I have been "called" to be a scout leader several times. I have to manage kids who don't want to be there, beg parent involvement of parents who don't care if their kids participate, use my own truck to haul gear and pay my own gas. I get the "opportunity" to raise funds. Let's see....I have to figure out how to get funds for camps -- oh, and I have to take my vacation days to take kids camping because parents will not go with their kids. So every time I get "called" I figure on a big family budget hit, my truck gets damaged, and I have no vacation to spend with my own family. And for this, my pay is.....

1968 Eagle

Maybe the scouging "big business" is what's killing scouting?
When I was an avid scout kid in a state to the East of Utah, the boys in the troop wanted to be there and our parents were the leaders and TOOK us to camps. I remember time spend with my dad!
The only (ONLY) paid scout person was a lady who ran the office and managed the paperwork. The scout exec was a local business person who VOLUNTEERED as a way to help the community. His time was DONATED to the program and he was a very influential business leader and community leader -- and he cared enough to volunteer and use his community skills to help the program.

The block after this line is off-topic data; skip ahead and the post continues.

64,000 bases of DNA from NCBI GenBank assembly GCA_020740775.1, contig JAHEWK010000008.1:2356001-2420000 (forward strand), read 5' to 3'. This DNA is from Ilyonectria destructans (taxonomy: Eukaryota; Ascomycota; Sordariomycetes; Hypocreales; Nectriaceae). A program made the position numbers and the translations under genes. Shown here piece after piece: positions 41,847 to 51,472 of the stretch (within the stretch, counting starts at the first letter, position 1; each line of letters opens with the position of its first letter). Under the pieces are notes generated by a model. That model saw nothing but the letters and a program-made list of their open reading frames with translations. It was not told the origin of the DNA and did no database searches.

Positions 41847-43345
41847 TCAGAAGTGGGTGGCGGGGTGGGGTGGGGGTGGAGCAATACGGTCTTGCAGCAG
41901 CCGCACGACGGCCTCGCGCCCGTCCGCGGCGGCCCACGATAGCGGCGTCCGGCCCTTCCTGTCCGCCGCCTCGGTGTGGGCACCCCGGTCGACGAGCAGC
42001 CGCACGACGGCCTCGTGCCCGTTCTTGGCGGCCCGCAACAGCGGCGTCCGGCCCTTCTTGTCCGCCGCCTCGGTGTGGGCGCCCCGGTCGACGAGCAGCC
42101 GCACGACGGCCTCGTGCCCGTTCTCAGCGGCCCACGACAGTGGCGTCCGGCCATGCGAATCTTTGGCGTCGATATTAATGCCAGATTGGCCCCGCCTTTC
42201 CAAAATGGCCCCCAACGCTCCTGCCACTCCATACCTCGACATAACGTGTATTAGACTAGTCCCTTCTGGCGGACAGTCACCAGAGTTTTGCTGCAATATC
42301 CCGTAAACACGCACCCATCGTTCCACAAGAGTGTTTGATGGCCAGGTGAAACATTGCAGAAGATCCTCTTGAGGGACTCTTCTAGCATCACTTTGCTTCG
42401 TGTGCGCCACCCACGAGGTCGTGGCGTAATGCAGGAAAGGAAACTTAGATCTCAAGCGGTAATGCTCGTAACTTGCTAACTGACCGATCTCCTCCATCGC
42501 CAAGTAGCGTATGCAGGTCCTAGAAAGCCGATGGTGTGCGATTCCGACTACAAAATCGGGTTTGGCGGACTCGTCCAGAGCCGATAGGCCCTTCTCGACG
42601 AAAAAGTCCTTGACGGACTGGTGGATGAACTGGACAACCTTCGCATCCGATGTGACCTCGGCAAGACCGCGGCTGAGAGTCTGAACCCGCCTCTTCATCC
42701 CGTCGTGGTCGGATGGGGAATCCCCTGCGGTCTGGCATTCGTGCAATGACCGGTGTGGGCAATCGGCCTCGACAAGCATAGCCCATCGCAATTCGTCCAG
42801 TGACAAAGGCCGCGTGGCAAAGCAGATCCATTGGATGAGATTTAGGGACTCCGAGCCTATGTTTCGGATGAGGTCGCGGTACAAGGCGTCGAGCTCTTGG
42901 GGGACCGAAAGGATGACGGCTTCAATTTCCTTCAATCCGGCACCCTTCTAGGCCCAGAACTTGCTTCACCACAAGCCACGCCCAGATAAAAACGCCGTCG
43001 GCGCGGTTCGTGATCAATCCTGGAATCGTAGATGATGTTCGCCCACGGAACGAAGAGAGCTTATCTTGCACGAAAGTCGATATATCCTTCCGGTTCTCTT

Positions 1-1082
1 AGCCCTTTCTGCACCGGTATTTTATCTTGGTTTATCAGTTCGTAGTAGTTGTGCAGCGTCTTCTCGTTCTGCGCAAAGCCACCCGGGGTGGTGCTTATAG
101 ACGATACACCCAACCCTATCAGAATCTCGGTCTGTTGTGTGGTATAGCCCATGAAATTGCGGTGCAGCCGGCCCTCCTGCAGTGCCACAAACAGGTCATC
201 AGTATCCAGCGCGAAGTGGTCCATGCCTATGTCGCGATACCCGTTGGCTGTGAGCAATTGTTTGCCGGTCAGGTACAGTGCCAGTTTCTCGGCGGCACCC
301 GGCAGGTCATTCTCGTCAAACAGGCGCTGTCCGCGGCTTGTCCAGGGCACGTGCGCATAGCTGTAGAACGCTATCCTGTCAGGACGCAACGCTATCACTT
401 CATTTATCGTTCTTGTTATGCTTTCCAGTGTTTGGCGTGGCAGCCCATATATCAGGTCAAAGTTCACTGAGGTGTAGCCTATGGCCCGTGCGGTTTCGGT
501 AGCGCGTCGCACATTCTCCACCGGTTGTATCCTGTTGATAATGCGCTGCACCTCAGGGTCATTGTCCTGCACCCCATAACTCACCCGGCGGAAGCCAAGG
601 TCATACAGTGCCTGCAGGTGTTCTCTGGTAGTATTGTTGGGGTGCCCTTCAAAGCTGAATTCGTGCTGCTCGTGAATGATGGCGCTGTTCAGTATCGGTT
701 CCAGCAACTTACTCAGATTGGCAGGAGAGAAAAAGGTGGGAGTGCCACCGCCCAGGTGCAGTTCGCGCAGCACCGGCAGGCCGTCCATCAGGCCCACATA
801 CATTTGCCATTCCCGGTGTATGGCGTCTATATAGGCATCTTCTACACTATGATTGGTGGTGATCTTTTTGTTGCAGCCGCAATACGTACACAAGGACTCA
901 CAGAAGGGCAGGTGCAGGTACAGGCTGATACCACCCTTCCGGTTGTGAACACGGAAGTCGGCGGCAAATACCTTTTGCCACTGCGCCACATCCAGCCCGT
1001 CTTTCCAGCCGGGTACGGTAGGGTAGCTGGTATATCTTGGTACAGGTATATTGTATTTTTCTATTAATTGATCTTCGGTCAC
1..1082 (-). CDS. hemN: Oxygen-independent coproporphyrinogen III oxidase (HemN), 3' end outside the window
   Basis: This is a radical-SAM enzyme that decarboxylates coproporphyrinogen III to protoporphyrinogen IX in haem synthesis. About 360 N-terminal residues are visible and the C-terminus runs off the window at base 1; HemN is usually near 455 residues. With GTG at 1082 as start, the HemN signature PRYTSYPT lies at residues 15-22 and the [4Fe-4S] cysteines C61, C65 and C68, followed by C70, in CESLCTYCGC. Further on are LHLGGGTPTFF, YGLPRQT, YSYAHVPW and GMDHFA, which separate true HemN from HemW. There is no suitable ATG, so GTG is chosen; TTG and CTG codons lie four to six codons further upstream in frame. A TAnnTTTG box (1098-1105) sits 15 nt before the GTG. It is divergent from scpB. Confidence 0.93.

Scouting has become a BIG business -- and it seems, all about money and not about youth.

I need to find an all-volunteer community program to donate to. A group with focus toward people and not toward making money. (Have you ever priced scout uniforms and patches? It's costly)


Scouting is no different than any other business.
Most CEO and presidents make huge sums of money and pay employees little. The boss gets the free trips to watch the Jazz or the Cougars. The boss gets the free dinners in the Jazz Sports Club. When the boss goes to lunch, it's on an expense account. When the boss visits his kids in Colorado, he stops in a related business so he can write off or expense the trip. The boss' cell phone is company paid. The company pays the boss parking space. The boss has little idea how his product is produced (in most cases). When the boss promises something to his board of directors, he is NEVER held accountable. If he leaves, he gets a LARGE bonus, no matter the performance or promises. The boss ALWAYS gets a huge annual bonus -- and usually never contributes to the product.